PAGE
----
Visiting the doctor can be a stressful ordeal, and not just because it’s often related to some sort of medical issue. Between all the forms to fill out and the fact that you spend more time in the waiting room than you do actually interacting with your physician, it can seem like a major hassle.
While in reality the vast majority of doctors are highly trained, extremely skilled, and consistently precise, nobody’s perfect. In fact, according to a study reported by CNN, 27 percent of 422 doctors studied were found to have a “high number of difficult encounters.” Those doctors were “more than nine times as likely to say they had provided ‘suboptimal care’ in the past year.”
So while most trips to the doctor are straightforward and beneficial to the patient’s health and well-being, there are going to be times when a doctor and patient just don’t get along for some reason. Here are six statements physicians utter that make our eyes roll:
1. “Try to stay off your feet.”
Sure, this makes sense when your walking could exacerbate a preexisting condition, and in such cases, crutches or perhaps even a wheelchair could be necessary. However, in less serious cases—especially when a long period of rest is prescribed—it just isn’t a realistic option. Unless you want to go on disability, you’re probably going to have to get back on your feet at some point if you want to work. Usually we go to the doctor to find out how we can get back to being mobile and active, not to be told that we should lie down all day.
We heard another version of this statement from someone who recently underwent Lasik surgery. When problems arose, she was told she shouldn’t look at a computer screen for long periods of time. Too bad she’s an editor who sits in a cubicle all day; unless she feels like looking for a new career, she can’t follow those orders.
2. “This won’t hurt a bit.”
Usually, this line is used right before a sharp object is inserted into your arm or electric shocks are sent through your body. Notice that doctors never say this before using a tongue depressor or a stethoscope.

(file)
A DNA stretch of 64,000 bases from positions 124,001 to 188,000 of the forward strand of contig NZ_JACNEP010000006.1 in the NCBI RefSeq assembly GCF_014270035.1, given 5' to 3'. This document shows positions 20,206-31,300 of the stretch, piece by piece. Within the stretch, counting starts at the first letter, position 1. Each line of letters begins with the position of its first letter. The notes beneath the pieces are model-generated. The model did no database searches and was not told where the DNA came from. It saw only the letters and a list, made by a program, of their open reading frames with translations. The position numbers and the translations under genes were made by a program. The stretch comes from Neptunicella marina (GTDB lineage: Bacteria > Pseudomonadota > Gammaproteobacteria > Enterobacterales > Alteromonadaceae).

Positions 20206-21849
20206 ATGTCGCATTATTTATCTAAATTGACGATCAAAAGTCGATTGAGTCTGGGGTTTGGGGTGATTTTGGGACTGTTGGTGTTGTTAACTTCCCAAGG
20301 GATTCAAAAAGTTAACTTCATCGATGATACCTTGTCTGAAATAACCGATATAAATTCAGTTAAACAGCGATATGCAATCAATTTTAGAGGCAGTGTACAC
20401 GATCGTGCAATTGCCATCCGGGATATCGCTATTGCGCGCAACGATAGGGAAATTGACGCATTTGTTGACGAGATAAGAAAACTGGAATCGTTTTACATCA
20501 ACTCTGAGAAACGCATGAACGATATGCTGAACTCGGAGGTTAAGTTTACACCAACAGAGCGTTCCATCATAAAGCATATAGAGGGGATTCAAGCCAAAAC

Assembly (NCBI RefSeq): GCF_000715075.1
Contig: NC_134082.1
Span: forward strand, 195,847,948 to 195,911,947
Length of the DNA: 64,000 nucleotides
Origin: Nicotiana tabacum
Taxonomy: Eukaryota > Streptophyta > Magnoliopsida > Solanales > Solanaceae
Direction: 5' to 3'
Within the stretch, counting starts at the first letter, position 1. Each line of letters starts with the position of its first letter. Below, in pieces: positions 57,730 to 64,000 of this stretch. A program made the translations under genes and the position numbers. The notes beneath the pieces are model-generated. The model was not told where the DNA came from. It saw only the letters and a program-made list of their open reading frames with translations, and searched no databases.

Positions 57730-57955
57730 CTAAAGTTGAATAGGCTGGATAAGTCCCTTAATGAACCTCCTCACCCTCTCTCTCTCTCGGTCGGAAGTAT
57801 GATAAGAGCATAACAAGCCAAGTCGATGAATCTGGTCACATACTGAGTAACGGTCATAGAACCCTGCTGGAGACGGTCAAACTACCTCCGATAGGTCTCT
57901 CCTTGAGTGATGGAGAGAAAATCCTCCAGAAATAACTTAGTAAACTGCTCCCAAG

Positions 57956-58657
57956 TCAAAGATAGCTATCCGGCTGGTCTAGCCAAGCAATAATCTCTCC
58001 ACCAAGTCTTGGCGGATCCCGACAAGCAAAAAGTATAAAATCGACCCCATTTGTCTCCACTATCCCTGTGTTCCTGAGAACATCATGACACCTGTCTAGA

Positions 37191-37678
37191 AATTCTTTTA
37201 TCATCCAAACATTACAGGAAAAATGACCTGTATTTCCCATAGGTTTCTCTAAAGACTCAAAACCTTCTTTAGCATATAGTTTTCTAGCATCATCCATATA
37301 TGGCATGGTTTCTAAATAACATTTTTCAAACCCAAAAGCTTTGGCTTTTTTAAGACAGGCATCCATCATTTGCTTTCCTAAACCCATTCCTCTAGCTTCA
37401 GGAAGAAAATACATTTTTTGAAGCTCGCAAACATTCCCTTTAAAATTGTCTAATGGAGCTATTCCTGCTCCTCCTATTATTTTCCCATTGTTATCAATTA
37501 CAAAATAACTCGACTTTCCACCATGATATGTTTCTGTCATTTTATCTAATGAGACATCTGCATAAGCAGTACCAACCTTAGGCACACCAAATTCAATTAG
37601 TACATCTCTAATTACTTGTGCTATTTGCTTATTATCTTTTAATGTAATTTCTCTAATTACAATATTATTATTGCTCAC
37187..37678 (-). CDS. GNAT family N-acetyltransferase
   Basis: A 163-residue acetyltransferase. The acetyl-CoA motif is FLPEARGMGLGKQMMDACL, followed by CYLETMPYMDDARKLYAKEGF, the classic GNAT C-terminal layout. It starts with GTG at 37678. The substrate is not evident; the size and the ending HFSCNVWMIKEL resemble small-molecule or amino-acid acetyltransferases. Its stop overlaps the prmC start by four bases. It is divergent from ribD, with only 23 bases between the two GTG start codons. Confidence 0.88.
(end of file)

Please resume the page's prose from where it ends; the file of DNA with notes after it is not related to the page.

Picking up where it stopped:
3. “Are you sexually active?”
Not only is this question awkward for the patient to answer, it’s incredibly vague. There’s also a big difference in health risks for a person who’s monogamous and for one who has several sexual partners. It also doesn’t take into account whether or not protection is used and what type of protection. While questions about sexual practices are often necessary, something about the wording of this particular question makes your doctor sound like an out-of-touch health teacher.
4. “We’re just about done.”
Usually this is said during an especially uncomfortable procedure. On the surface it isn’t a problematic phrase (you’d think it would be good news, actually), except it usually seems like doctors say this halfway through a series of shots or a painful test—not a time when the person going through these procedures would consider to be anywhere near the end. Clearly it’s a way to pacify a patient who’s obviously in pain and to give him or her a light at the end of the tunnel to focus on. But if there’s still plenty of pain left to endure after hearing this phrase from your physician, it can be extremely frustrating.
5. “We’ll need to see you again in a couple days for some tests.”
Usually the patient’s internal response to this statement is something like, “Wait, couldn’t these tests have been scheduled for today’s visit? I have to come back again?” While doctors are never asked to take time away from work to visit you again and again in your office, they sometimes forget that patients have lives—and jobs. Getting time off work repeatedly within a short timeframe can be difficult, especially if your manager is strict about paid time off or suspects that your doctor’s appointments aren’t legitimate.
6. “I just got some samples of a drug that might work for you.”
Most of the time, this is a harmless statement and the drug in question will help make you better. However, when you realize that your doctor is holding a pen with the drug’s name on it, which he uses to write down the prescription on a notepad with the same drug’s name, his or her motives can seem suspicious.
On the other hand, it’s important to remember that the vast majority of doctors are to be respected and listened to, especially when we find ourselves in their offices asking for help for what ails us. The best way to make sure your doctor provides optimum service is to come to your visits prepared with a list of your problems and an understanding that the doctor’s time is extremely valuable.
However, sometimes the doctor/patient relationship doesn’t pan out. If you can’t shake the feeling that your doctor is neglectful or offensive, it might make sense to try to change physicians. Sometimes it can pay to seek a second opinion.
Originally published on Excelle